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Goldfields historian reflects on monarch’s two visits to the region

Queen Elizabeth II visited the Goldfields twice during her reign, in 1954 and 1988, and both times there was a big outpouring of patriotism, local historian Tim Moore says.

Mr Moore, the City of Kalgoorlie-Boulder local history and archives officer, said the Queen was supposed to visit WA in 1953 on her honeymoon tour with Prince Philip but as King George VI, her father, died, she had to return to England.

“The coronation took place and then she did the massive world tour of the Commonwealth and the dominions,” he said.

“So she was here in 1954 and there was a huge deal made of it — there were activities on the oval in Kalgoorlie, street decorations like you wouldn’t believe — bunting and flags everywhere.

“She toured both main streets of Kalgoorlie and Boulder.

“At the old airport, there is actually a plaque on the tarmac where she first stepped foot on the Goldfields.

“And then in 1988, for the bicentennial, the Queen came out again and of course it was another huge affair.

“There was the unveiling of the plaque at town hall and a function inside — there was a huge affair out on the oval in Kalgoorlie. Everybody was there — it was choc-a-block.

“I was there — we all stood behind a cordon and the Queen walked around and talked to everybody and they showed us the gold nugget they had gifted her.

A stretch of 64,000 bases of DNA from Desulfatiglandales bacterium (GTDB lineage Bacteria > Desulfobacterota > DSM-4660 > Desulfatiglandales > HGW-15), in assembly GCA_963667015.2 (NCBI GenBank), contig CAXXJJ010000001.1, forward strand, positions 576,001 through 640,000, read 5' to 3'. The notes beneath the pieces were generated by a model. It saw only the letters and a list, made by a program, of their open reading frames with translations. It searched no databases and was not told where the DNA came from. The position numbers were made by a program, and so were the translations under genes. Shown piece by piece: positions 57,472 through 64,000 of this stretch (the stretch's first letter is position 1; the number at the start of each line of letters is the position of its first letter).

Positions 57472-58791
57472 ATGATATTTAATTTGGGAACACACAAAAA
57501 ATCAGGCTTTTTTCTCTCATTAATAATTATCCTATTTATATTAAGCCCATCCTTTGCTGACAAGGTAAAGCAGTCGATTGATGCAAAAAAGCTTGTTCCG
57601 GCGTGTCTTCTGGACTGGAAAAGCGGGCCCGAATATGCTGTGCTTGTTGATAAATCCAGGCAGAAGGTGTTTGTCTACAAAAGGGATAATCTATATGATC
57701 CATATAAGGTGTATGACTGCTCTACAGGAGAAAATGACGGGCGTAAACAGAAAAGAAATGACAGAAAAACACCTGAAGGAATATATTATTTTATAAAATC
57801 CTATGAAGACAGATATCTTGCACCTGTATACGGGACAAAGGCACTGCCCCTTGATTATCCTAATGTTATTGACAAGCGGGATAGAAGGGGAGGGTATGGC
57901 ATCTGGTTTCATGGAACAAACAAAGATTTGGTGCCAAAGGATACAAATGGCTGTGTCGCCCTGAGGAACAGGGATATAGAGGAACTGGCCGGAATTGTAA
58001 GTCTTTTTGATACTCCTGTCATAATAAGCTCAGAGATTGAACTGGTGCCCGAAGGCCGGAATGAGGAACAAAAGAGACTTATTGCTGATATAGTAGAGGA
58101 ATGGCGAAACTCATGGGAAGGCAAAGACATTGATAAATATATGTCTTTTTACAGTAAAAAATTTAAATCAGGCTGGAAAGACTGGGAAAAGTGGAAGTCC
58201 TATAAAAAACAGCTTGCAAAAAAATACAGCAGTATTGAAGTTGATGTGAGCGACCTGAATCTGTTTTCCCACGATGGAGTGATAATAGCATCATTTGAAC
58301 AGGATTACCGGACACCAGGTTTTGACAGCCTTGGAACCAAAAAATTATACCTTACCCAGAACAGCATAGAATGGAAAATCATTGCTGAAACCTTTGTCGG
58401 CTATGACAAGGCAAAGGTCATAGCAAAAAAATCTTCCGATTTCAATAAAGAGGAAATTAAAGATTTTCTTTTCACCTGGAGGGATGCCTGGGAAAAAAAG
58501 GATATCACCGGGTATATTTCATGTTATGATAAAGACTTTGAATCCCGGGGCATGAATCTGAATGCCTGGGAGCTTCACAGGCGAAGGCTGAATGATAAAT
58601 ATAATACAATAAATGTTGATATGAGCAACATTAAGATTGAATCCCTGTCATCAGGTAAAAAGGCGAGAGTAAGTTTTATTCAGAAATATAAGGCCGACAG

“All up I think we were lucky enough to have the Queen in the Goldfields for about 12 hours. The effort of her coming up here is what is so special,” he said.

“The whole town — the Goldfields — was all about God, kingdom, and country from the 1890s all the way through so it was always a patriotic place.

“During war times, all the men and women of the Goldfields went off to fight for God, Queen and country.”

Mr Moore noted the significance of the Goldfields to the empire and the war efforts in both WWI and WWII.

“The Goldfields bankrolled the empire in the early part of the 20th century. It was all about service to Australia and to the Crown.

“The gold coming out of Western Australia kept the empire going through both world wars. The amount of gold produced was instrumental in the war effort — all of Australia’s surplus.

“Every time they came around asking for money for the war effort, people of the Goldfields just gave and gave and gave.

“There is now the whole drama of succession — but this is all new, this is the first monarch death in the age of social media so what we are seeing now is all very new but there are the old protocols that will be followed.”

From his research, Mr Moore notes there were protocols followed by the City of Kalgoorlie-Boulder upon King George VI’s death that will once again take place in due course.

“When I look back on the records of 1953-54, I can see the council actually had to reaffirm their oaths, so a special council meeting was held. And of course the portraits will have to change.

“There were special services held in all of the churches. The whole town went into a period of mourning when the King passed.”

Mr Moore said the monarch’s passing was sad but as a historian it was an interesting and exciting time to experience.

“It’s only the boomers that have lived through a period of three monarchs. Gen-X and onwards, we have only known the Queen so this will be new for so, so many people,” he said.

“This is something that so many generations have never faced or seen before.

“To be celebrating her jubilee and meeting her 15th British prime minister to passing away two days later just shows her character and her commitment to the Commonwealth.

“That’s the sort of lady she was and there is no doubt she will be missed.”

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